Xenopus embryonic epithelia are an ideal model system to study cell behaviors such as polarity development and shape change during epithelial morphogenesis. Traditional histology of fixed samples is increasingly being complemented by live-cell confocal imaging. Here we demonstrate methods to isolate frog tissues and visualize live epithelial cells and their cytoskeleton using live-cell confocal microscopy.
Culturing neural explants from dissected Xenopus laevis embryos that express fluorescent fusion proteins allows for imaging of growth cone cytoskeletal dynamics.
Visualization of in vivo RNA transport is accomplished by microinjection of fluorescently labeled RNA transcripts into Xenopus oocytes, followed by confocal microscopy.
The fate of an individual embryonic cell can be influenced by inherited molecules and/or by signals from neighboring cells. Utilizing fate maps of the cleavage stage Xenopus embryo, single blastomeres can be identified for culture in isolation to assess the contributions of inherited molecules versus cell-cell interactions.
Xenopus laevis provides an ideal model system for studying cell fate specification and physiological function of individual retinal cells in primary cell culture. Here we present a technique for dissecting retinal tissues and generating primary cell cultures that are imaged for calcium activity and analyzed by in situ hybridization.
Direct Delivery of MIF Morpholinos Into the Zebrafish Otocyst by Injection and Electroporation Affects Inner Ear Development
1Department of Veterinary Science, University of Wisconsin, Madison, 2Department of Cell and Developmental Biology, University of Michigan, Ann Arbor, MI, 3Present address: Department of Pulmonary Medicine, University of Michigan, Ann Arbor, MI, 4Department of Biomedical Engineering, University of Michigan, Ann Arbor, MI
A method to deliver morpholinos directly into the zebrafish otocyst at 24hpf has been developed. Using microinjection of morpholinos into the lumen of otic vesicle and electroporation to effect penetration, we were able to bypass the effect of morpholinos on the brain and obtain effects specific to the inner ear.
The eggs of Xenopus laevis intact, lysed, and/or fractionated are useful for a wide variety of experiments. This protocol shows how to induce egg laying, collect and dejelly the eggs, and sort the eggs to remove any damaged eggs.
Production of Transgenic Xenopus laevis by Restriction Enzyme Mediated Integration and Nuclear Transplantation
This video protocol demonstrates a method for generating transgenic Xenopus laevis by introduction of transgenes into sperm nuclei followed by nuclear transplantation into unfertilized eggs.
Eggs and the extracellular coatings around eggs frequently release peptides, proteins and small molecules that communicate with sperm to guide them to the egg thereby promoting fertilization. Using frog sperm we describe and compare two classes of assays used to detect sperm chemoattraction – sperm accumulation assays and sperm tracking assays.
Single-cell electroporation (SCE) is a specialized technique allowing delivery of DNA or other macromolecules into individual cells within intact tissue, including in vivo preparations. Here we detail the procedure for SCE of a fluorescent dye or plasmid DNA into neurons within the intact brain of the Xenopus laevis tadpole.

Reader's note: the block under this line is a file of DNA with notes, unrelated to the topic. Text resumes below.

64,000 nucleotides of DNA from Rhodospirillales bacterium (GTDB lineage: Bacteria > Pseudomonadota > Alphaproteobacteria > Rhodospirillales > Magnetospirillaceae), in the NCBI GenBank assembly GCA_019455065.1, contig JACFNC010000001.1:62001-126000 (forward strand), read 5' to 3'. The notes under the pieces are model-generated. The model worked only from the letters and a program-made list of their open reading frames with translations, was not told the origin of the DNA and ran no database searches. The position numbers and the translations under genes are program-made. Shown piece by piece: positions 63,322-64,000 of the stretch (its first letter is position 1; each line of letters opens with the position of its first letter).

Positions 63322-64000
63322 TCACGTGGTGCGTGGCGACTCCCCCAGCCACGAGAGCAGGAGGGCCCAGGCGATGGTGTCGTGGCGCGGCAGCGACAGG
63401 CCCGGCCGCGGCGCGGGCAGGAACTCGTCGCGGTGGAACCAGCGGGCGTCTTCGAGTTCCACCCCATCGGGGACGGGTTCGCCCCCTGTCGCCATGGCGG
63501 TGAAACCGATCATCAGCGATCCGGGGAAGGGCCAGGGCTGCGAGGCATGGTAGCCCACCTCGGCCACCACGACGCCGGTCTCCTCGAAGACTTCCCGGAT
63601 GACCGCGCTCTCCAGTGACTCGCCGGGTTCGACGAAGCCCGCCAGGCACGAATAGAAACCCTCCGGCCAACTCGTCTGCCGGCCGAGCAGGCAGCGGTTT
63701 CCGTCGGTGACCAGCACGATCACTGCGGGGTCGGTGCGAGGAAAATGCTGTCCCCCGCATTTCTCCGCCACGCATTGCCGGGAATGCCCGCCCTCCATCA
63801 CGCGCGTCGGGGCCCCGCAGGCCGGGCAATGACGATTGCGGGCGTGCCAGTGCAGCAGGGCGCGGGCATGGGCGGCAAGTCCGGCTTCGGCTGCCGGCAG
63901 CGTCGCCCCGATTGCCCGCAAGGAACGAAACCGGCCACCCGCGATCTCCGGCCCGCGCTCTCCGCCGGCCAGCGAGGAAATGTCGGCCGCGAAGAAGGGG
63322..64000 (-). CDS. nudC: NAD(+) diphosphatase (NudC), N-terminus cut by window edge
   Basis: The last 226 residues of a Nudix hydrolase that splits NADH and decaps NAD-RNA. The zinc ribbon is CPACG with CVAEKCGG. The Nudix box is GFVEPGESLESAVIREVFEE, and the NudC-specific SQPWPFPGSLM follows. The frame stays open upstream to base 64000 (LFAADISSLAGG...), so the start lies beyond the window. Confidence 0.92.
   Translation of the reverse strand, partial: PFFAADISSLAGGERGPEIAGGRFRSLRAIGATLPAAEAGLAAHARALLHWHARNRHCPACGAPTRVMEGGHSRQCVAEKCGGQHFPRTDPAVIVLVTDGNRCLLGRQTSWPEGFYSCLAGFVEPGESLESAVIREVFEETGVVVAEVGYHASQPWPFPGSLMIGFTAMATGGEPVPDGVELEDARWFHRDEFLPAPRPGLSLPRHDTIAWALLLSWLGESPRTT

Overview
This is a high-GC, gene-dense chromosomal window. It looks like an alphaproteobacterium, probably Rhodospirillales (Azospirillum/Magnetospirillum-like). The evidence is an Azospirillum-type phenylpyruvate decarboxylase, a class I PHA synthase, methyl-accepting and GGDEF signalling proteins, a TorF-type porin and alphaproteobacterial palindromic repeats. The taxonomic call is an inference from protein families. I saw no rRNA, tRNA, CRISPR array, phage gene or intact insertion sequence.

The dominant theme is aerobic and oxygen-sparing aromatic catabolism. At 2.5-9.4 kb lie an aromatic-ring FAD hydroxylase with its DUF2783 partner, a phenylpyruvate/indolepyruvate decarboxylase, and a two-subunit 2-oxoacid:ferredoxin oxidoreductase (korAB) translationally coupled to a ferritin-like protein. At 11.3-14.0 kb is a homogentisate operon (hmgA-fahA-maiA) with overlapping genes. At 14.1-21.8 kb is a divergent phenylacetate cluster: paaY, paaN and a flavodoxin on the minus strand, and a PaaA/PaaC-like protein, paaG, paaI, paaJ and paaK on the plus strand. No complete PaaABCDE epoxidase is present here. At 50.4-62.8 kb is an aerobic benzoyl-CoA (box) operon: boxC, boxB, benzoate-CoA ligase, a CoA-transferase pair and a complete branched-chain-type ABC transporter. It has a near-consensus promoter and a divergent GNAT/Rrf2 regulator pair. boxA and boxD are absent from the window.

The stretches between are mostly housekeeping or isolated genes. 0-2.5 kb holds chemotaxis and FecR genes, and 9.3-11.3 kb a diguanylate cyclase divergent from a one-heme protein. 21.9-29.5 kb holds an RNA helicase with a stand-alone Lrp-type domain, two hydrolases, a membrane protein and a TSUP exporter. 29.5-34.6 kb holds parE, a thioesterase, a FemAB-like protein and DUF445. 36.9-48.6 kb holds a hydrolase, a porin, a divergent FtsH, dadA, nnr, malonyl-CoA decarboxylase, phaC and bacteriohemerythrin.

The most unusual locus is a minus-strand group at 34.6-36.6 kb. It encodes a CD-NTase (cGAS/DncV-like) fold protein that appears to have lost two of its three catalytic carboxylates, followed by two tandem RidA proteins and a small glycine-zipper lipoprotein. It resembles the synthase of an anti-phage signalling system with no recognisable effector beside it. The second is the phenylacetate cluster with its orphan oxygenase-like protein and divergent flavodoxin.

Here we demonstrate cytoplasmic microinjection of Xenopus laevis oocytes with a nuclear import substrate, as well as preparation of the injected oocytes for visualization by thin-sectioning electron microscopy.
Procedure for fertilizing Xenopus oocytes by the host transfer method.
Measuring Cation Transport by Na,K- and H,K-ATPase in Xenopus Oocytes by Atomic Absorption Spectrophotometry: An Alternative to Radioisotope Assays
We describe a method to quantify the activity of K+-countertransporting P-type ATPases by heterologous expression of the enzymes in Xenopus oocytes and measuring Rb+ or Li+ uptake into individual cells by atomic absorption spectrophotometry. The method is a sensitive and safe alternative to radioisotope flux experiments facilitating complex kinetic studies.
The frog Xenopus laevis provides an attractive alternative non-mammalian model for exploring the ability of heat shock protein such as gp96 to promote antigen-specific CD8 T cell responses. We present methods to study in vivo facilitation of cross-presentation of skin and tumor antigens by gp96.
1Department of Energy, Environmental & Chemical Engineering, Washington University in St. Louis, 2Department of Biomedical Engineering, Washington University in St. Louis, 3Department of Biomedical Engineering and Cardiac Bioelectricity and Arrhythmia Center, Washington University in St. Louis
Ionic current of BK channels is recorded using patch clamp techniques. BK channels are expressed in Xenopus oocytes by injecting messenger RNA. The intracellular solution during patch clamp recordings is controlled by a perfusion system.
Animal caps overexpressing gene product(s) are transplanted to the flank of developing Xenopus laevis embryos in order to establish whether tissue is determined.
This is intended as an introduction to patch clamp recording from Xenopus laevis oocytes. It covers vitelline membrane removal, formation of a gigaohm seal (gigaseal), and the optional conversion of the patch to the outside-out topology.
Xenopus egg extract is a useful model system to investigate the DNA damage checkpoint. This protocol is for the preparation of Xenopus egg extracts and DNA damage checkpoint inducing reagents. These techniques are adaptable to a variety of DNA damaging approaches in the study of the DNA damage checkpoint signaling.